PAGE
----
Axial Length and Anterior Segment Alterations in Former Preterm Infants and Full-Term Neonates Analyzed With Scheimpflug Imaging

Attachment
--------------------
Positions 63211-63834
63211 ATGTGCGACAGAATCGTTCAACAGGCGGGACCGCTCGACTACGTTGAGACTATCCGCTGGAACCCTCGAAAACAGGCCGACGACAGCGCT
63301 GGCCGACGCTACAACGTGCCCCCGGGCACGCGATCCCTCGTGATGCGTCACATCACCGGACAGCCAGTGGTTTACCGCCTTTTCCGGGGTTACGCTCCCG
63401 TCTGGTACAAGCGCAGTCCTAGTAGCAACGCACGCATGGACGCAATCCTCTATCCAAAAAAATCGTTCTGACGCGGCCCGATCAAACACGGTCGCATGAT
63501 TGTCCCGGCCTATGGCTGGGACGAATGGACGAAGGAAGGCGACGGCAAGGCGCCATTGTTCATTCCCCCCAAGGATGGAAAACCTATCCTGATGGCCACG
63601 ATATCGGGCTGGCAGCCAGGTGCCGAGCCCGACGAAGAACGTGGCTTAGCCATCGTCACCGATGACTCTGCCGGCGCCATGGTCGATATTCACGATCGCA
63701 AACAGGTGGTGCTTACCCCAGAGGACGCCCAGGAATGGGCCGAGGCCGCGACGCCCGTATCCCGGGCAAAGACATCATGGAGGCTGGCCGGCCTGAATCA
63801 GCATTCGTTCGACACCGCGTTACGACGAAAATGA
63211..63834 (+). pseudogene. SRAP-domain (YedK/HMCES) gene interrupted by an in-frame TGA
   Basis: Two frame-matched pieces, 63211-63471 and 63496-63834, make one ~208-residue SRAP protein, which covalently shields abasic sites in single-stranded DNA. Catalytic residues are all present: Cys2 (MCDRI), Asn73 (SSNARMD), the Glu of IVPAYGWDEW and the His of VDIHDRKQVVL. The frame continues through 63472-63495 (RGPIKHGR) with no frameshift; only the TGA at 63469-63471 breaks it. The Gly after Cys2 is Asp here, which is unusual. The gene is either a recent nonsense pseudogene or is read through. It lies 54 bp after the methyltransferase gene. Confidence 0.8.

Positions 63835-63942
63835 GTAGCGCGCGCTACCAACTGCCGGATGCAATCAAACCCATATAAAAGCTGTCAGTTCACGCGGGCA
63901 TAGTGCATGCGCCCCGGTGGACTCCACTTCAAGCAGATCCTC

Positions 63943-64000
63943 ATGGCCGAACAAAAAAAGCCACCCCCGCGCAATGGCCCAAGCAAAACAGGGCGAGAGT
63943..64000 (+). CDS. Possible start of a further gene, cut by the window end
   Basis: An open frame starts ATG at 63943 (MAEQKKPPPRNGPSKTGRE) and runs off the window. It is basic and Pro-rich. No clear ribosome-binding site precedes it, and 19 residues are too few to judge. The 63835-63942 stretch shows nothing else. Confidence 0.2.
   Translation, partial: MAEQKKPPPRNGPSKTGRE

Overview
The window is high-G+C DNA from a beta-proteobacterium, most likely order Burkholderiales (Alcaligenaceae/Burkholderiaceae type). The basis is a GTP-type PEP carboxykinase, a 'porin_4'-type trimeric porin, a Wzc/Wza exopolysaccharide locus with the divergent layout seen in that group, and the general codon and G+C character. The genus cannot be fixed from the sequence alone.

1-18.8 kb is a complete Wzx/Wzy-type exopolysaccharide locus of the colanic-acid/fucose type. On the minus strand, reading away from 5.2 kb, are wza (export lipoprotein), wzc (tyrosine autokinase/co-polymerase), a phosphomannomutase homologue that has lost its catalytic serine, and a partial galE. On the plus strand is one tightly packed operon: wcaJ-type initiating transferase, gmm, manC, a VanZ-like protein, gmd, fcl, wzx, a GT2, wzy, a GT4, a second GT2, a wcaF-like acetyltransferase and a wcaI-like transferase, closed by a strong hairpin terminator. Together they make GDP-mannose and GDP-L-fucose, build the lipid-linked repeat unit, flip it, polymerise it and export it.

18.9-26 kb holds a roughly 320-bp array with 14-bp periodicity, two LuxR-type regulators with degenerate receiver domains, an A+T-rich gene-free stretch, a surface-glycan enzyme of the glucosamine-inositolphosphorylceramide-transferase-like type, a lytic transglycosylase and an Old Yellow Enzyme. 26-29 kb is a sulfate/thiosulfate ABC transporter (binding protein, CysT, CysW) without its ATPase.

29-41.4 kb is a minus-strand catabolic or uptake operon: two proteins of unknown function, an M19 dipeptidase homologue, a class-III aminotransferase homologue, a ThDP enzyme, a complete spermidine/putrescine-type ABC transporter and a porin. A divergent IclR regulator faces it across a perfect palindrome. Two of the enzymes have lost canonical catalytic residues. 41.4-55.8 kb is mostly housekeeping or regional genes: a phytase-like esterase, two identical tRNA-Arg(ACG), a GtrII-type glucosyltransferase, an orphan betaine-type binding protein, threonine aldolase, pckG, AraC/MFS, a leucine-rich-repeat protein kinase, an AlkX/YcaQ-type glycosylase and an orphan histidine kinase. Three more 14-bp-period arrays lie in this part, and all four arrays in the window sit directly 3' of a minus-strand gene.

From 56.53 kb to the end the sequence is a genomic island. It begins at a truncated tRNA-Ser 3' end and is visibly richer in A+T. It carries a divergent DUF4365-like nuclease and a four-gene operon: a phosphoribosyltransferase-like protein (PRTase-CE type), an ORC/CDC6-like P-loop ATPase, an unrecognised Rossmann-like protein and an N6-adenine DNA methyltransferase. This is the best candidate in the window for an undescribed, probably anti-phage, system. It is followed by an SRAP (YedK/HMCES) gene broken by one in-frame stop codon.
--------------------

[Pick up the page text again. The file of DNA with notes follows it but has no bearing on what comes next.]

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Purpose:To compare the axial length and anterior segment alterations in preterm infants with and without retinopathy of prematurity with those of full-term infants.Methods:The Wiesbaden Prematurity Study investigated 503 participants of former gestational age ≤32 weeks and gestational age ≥37 weeks now being aged 4 to 10 years. This study included 485 participants in the prospective controlled cross-sectional, hospital-based study with successful Pentacam Scheimpflug imaging. Anterior segment parameters, axial length measurements, and associated factors were analyzed.Results:Corneal thickness did not differ between former preterm and full-term infants. Significant differences were found between preterm and full-term infants now aged ≤7 years for spherical equivalent, astigmatism, corneal diameter, and axial length. In preterm infants aged ≥8 years compared with full terms of the same age, we found a significant difference only in the corneal diameter. In multivariable analysis of the corneal diameter, we detected an association with birth weight and perinatal adverse events. Astigmatism correlated with birth weight and laser treatment, anterior chamber depth with birth weight, laser treatment and age at examination, and axial length with birth weight and age at examination.Conclusions:This study demonstrated altered axial length and anterior segment morphology in former preterm infants, especially in the first years of life. In addition, we observed that preterm infants seemed to catch up, so that the differences in ocular growth in terms of spherical equivalent, astigmatism, and axial length decreased within the first 8 years of life.

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